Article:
SEC Fines Houston Radio "Money Man" $65,000 For Undisclosed Conflicts Of Interest Hot

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It turns out that, according to the SEC, Frishberg used his local financial radio show as a platform for selling $11 million in debt that his own media company had issued.

 

Frishberg apparently failed to disclose his personal interest in the securities -- since the issuer paid his salary -- or what the SEC characterizes as the company's "poor" financial condition even though it ran 3 AM radio stations in the Houston area.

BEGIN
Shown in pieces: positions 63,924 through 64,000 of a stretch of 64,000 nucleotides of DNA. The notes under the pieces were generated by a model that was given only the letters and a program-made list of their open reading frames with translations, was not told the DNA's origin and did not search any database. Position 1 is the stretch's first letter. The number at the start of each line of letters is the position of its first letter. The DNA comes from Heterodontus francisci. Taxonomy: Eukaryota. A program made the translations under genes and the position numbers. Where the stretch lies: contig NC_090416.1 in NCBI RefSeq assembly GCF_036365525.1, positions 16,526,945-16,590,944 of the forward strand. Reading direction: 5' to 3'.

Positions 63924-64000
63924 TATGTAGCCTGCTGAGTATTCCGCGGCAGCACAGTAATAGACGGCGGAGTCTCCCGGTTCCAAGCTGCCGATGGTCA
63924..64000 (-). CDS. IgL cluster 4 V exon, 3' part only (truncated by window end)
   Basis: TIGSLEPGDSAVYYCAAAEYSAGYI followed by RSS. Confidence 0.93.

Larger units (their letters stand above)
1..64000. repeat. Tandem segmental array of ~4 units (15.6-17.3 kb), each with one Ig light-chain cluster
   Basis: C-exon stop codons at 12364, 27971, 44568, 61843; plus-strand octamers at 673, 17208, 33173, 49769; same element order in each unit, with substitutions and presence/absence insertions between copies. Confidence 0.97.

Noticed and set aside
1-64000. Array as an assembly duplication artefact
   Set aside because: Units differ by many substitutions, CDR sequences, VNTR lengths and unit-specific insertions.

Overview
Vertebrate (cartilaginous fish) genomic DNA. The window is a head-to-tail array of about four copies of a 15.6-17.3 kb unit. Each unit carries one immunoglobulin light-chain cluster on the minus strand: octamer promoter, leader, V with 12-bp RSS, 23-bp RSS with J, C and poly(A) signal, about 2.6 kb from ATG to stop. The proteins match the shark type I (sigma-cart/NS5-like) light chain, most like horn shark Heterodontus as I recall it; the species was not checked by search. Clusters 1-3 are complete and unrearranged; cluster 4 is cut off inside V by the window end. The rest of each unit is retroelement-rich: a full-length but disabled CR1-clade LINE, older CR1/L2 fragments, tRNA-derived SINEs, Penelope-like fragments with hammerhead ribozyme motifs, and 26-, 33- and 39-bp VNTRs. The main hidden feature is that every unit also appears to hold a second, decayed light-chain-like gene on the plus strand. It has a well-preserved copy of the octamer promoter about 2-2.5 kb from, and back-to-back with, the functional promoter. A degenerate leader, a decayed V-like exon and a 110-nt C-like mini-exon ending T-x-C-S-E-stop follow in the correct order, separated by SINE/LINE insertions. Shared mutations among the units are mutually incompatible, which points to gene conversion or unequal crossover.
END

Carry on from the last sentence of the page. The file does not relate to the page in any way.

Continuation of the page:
Reagan-era economist Art Laffler was one of the network's celebrity commentators.

 

But unfortunately, it appears that Frishberg and partner Al Kaleta supported the business by selling notes with a coupon rate of 12% to 14% while allegedly diverting some of the money to their own accounts in the form of salaries or more direct draws.

 

Kaleta settled awhile back and now Frischberg has agreed to a $65,000 fine. Whether his "investors" will ever get their money back remains to be seen.

 

 

 

 

 

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